Asset Trusts

Information for your family

1. Why are your parents setting up the Asset Trust?

The Asset Trust has been prepared by and on behalf of your parents to protect their assets during their lifetime and to ensure the assets are passed on to you, the family, intact and in a secure and safe manner. There is nothing sinister about the Trust and it has not been prepared for any other reason than for you to ultimately benefit as your parents would wish.

Trusts have been used as part of an overall estate plan for centuries and provide a number of advantages, some of which are described below:

  • A Trust protects each half of the property thereby ensuring each half remains intact and is distributed according to the wishes of the settlor.
  • Items included in the Trust are not subject to probate.
  • The Trust can be dissolved at any time without penalty.
  • The Trust can be used to protect a Beneficiary who is experiencing marital problems or facing bankruptcy or is considered to be spendthrift.
  • The structure of the Trust is designed to protect those who are administering the Trust and those who are benefiting from the Trust for example, only the Settlor can amend the terms of the Trust and appoint new Beneficiaries. The Trustees can appoint new beneficiaries after the death of the Settlor but only if it is in line with the instructions left by Settlor in the Memorandum (Letter of wishes). In other words, the Settlor has full control how he/she would like the Trust to proceed during his/her lifetime and following his/ her death.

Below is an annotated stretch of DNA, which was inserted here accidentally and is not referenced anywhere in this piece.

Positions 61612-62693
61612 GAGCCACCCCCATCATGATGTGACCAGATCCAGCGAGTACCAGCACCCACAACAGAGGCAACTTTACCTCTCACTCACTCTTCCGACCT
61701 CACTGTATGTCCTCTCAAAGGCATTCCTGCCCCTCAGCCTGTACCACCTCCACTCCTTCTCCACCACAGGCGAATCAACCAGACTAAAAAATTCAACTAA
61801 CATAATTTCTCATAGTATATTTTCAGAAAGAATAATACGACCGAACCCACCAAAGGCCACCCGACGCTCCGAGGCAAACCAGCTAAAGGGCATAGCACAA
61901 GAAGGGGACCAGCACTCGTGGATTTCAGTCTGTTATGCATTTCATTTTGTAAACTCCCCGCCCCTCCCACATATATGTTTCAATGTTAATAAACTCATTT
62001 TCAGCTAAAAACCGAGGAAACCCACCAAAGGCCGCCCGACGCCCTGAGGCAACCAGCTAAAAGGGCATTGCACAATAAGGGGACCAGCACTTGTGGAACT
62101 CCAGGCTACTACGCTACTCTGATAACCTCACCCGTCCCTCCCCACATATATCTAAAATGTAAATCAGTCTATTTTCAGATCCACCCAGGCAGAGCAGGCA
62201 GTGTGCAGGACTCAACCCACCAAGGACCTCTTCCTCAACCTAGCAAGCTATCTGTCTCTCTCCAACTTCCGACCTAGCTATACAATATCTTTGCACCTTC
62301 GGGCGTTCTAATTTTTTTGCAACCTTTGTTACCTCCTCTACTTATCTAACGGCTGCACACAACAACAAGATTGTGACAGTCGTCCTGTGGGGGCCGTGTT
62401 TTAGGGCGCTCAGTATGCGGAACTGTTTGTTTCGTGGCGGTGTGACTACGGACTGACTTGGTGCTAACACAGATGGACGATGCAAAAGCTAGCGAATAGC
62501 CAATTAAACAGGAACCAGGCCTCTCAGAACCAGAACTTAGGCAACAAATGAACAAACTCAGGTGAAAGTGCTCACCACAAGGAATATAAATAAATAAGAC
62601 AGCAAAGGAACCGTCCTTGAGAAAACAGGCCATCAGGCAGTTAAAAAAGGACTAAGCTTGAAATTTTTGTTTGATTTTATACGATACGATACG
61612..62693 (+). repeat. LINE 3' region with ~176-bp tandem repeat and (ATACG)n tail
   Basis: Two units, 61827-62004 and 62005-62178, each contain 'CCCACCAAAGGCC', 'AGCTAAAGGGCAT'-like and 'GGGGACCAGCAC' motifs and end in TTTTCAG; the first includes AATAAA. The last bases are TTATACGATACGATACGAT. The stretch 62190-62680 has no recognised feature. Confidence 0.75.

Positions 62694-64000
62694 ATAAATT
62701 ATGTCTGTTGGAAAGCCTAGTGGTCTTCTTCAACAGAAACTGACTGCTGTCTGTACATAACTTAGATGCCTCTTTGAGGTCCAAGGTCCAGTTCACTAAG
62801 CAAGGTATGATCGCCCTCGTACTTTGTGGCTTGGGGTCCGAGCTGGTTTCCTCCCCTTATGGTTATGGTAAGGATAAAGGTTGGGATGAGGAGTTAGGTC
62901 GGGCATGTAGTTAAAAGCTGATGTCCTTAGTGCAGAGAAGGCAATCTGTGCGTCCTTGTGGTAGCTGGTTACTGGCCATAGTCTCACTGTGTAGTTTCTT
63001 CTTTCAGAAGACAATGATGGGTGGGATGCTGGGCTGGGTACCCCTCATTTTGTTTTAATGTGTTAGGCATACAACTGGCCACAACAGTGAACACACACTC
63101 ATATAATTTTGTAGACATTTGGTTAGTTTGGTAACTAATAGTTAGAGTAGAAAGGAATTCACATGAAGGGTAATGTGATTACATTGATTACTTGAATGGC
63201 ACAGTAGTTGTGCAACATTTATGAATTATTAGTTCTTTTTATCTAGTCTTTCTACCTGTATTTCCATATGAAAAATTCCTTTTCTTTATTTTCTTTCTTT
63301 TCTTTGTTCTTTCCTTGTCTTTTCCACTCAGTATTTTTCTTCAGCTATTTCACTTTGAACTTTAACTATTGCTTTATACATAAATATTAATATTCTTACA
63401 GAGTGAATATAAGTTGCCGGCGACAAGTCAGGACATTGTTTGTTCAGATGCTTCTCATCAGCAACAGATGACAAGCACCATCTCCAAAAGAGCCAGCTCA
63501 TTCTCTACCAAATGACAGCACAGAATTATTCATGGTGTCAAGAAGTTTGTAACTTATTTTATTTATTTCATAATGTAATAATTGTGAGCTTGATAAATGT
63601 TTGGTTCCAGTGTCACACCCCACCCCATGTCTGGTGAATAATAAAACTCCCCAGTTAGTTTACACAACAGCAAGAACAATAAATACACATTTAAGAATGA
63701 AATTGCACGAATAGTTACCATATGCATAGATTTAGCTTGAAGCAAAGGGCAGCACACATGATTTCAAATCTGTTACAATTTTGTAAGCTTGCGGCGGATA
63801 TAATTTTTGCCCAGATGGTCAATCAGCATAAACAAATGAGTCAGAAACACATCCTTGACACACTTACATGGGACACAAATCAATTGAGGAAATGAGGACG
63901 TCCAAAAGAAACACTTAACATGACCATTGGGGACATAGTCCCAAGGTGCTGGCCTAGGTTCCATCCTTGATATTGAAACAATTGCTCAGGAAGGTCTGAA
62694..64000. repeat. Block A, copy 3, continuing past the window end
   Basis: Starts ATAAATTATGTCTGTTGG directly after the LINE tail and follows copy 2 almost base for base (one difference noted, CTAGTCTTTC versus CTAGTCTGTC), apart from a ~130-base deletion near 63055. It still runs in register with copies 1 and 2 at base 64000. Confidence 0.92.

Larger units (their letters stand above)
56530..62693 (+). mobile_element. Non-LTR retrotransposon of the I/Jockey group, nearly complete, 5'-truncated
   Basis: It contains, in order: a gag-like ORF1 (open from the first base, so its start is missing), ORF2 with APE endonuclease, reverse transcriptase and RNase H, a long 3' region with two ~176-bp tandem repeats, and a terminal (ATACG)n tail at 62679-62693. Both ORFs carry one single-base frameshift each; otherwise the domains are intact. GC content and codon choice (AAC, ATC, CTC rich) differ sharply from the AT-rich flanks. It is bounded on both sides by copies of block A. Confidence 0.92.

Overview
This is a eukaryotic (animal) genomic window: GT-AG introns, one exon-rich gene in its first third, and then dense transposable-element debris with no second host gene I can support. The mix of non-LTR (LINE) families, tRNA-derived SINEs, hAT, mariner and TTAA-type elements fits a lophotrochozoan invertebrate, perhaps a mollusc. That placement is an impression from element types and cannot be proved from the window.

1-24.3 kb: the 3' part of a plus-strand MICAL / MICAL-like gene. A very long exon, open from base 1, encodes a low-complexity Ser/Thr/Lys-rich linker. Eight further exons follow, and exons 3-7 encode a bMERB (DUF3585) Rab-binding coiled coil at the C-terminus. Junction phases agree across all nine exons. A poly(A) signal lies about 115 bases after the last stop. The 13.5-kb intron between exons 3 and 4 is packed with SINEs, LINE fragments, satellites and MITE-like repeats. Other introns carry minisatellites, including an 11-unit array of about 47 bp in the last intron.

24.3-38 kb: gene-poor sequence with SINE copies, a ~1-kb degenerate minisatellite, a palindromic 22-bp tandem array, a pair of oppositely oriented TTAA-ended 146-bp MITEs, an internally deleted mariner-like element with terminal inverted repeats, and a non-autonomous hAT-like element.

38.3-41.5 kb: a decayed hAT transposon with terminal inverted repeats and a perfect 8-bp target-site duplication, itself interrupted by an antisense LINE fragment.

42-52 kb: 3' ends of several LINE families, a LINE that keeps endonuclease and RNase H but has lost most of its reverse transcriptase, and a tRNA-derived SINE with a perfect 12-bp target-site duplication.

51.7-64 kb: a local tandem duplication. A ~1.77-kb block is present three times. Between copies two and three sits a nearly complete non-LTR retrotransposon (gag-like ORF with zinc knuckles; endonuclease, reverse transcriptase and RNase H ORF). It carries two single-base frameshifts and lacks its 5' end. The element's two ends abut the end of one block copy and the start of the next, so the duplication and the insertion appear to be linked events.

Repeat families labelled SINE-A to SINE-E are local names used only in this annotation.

Your parents will be the Settlors in the Trust and, as such, will continue to have full control over their assets. You will be named as the Discretionary Beneficiaries in the Trust and will be asked to read and sign a number of documents to enable the Trust to proceed. The Trust is an agreement between the Settlors and the Discretionary Beneficiaries so all parties will need to be in agreement before the Trust can proceed.

Initially, you will be added to the existing Deeds of the property. This will involve a number of documents being sent to you for signing and returning to us. Typically there are 3 documents to be signed by each party as well as the Trust document itself. Once signed, you should return the documents to us for submission to the Land Registry. Once you have received confirmation from Land Registry the Trust becomes operational.


Once the Trust is set up and operational there is nothing further for you to do as Discretionary Beneficiaries. You will ultimately benefit from the Trust as directed in the associated wills prepared by your parents, and once all Settlors have died and the estate distributed accordingly, the Trust can be dissolved.

Secure their tomorrow by making a will and Trust today.